Lawsuit Claims Video Games Are Designed to Cause Addiction in Children

Teen was only 11 years old when he became addicted to video games due to predatory designs employed by several major developers

A Georgia teen has filed a video game addiction lawsuit against the developers of Fortnite, Call of Duty, Minecraft and other popular games, alleging that he suffered brain damage, behavioral problems and mental health issues due to intentionally addictive game designs.

The complaint (PDF) was brought last month by Michael Antonetti in the U.S. District Court for the Northern District of Georgia, pursuing damages from several major developers, including Activision, Rockstar, Take-Two Interactive Software, Inc. and Ubisoft, as well as game platform manufacturers Microsoft and Nintendo.

The lawsuit alleges that the video games are intentionally designed to cause addictions among children, by monitoring their activity online and using algorithms based off of their behavior to keep them playing longer. Another frequently used tactic, known as loot boxes, requires players to pay a set amount for a randomly-selected prize or prizes. However, the most useful or rewarding of those prizes are designed to “drop” extremely rarely, forcing players to buy again and again to get what they want.

Antonetti’s claim joins a growing number of similar lawsuits being pursued over video game addictions, maintaining that the products are designed and presented in a way that makes them indistinguishable from gambling.

The allegations also come a similar claims are being pursued against Meta, Google, TikTok and other companies in social media addiction lawsuits brought by parents and school districts, who claim that those platforms are also intentionally designed to manipulate and maximize user time and engagement, as well as the type of content that users see. They claim platforms like Facebook and Instagram lead to severe mental trauma for many teens and children, resulting in a wide range of injuries, from sexual exploitation to suicide.

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Antonetti, 19, indicates he first began playing video games when he was 11 years old, and quickly became addicted to several popular products, including Call of Duty Series, Overwatch, Fortnight, Rainbow Six, Minecraft and others.

According to the complaint, he played these games on the Nintendo Switch and Xbox platforms, which Antonetti says aided developers in their efforts to lead children into expensive and mentally crippling video game addiction.

As a result of the defendants’ practices and game designs, Antonetti indicates he suffered brain damage, behavioral problems, poor school performance, gamers rage, severe emotional distress, diminished social interactions, and has required outpatient counseling and private tutoring.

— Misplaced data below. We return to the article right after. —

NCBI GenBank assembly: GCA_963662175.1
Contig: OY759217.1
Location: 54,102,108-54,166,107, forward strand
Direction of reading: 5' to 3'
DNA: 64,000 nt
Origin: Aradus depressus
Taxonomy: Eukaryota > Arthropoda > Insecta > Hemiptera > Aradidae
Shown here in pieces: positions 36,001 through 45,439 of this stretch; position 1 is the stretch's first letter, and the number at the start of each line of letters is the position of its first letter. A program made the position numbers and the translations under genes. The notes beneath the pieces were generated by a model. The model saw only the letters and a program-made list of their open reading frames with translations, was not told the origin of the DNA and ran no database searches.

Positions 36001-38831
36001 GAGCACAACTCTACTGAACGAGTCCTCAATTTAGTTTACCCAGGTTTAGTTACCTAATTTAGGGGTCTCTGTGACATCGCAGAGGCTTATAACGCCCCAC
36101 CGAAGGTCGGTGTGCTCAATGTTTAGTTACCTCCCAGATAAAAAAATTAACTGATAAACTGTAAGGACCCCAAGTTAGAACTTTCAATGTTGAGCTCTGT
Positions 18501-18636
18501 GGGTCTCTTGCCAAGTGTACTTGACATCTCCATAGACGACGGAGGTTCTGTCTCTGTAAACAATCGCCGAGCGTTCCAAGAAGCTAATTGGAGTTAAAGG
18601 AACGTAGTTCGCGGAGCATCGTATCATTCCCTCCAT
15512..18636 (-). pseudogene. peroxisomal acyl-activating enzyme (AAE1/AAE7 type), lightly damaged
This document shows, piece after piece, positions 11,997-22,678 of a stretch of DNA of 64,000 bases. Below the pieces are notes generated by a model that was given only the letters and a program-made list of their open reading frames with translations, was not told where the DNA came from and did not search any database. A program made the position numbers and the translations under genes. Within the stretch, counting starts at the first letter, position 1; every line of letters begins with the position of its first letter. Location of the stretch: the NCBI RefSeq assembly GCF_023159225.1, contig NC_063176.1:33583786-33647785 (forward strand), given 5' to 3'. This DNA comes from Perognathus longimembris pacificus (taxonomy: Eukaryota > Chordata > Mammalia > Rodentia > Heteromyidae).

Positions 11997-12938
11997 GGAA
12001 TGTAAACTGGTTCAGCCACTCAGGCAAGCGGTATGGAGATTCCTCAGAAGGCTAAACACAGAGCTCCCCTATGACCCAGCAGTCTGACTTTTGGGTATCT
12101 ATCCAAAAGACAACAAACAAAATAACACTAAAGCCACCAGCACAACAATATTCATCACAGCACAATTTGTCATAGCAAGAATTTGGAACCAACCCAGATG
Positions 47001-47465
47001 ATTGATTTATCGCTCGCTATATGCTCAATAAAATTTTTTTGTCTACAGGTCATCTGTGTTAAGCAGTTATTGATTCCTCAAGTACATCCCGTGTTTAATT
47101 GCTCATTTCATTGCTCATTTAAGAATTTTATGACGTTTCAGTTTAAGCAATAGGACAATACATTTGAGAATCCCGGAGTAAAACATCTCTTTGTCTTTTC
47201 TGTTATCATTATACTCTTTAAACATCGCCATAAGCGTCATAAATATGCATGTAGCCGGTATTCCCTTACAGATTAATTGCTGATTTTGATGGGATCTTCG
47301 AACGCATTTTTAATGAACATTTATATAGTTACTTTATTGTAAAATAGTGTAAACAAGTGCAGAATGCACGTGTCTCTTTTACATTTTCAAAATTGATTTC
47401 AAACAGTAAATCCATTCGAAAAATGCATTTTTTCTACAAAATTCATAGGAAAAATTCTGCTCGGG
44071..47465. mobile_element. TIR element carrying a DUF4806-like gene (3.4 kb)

“By acquiring—and addicting—users when they are young, Defendants are securing their profit stream by ensuring future engagement and monetization as these young users age,” the lawsuit states. “Defendants are exploiting consumers, particularly minors and young adults, with unfair, unconscionable, and deceptive trade practices and conduct that prioritizes gamer engagement and spending over gamer safety.”

Video Game Addiction Lawsuits

According to this and similar lawsuits filed in recent months, video game addiction, also known as internet gaming disorder, leads to  individuals putting video games as a priority over other activities, resulting in loss of social function and cognitive decline. This can also cause in stress, aggressive behavior, loss of impulse control, depression, anxiety, and other behavioral addictions.

It is estimated that about three to six million children and young adults in the U.S. suffer from video game addiction to the point of being non-functioning members of society, the lawsuits claim.

In March, several plaintiffs filed a motion with the U.S. Judicial Panel on Multidistrict Litigation (JPML), requesting the creation of a video game addiction lawsuit MDL (multidistrict litigation) in the U.S. District Court for the Western District of Missouri for coordinated pretrial proceedings.

The lawsuits target virtually every main game developer in the industry as defendants, particularly those who focus on online gaming. The plaintiffs argue that consolidating the cases as part of a MDL would prevent duplicative discovery and contradictory rulings, and provide convenience to the Court, parties and witnesses, according to the motion.

The JPML agreed to hear oral arguments on the motion at a hearing on May 30. If the JPML agrees to create a video game addiction MDL, the judge overseeing the litigation would likely schedule a series of early “bellwether” trials to help the parties gauge how juries are likely to respond to certain evidence and testimony that will be repeated throughout the litigation. However, if the lawsuits are not resolved during the MDL proceedings, either through a video game addiction settlement agreement or other ruling, the cases may be transferred back to their originating court for trial.


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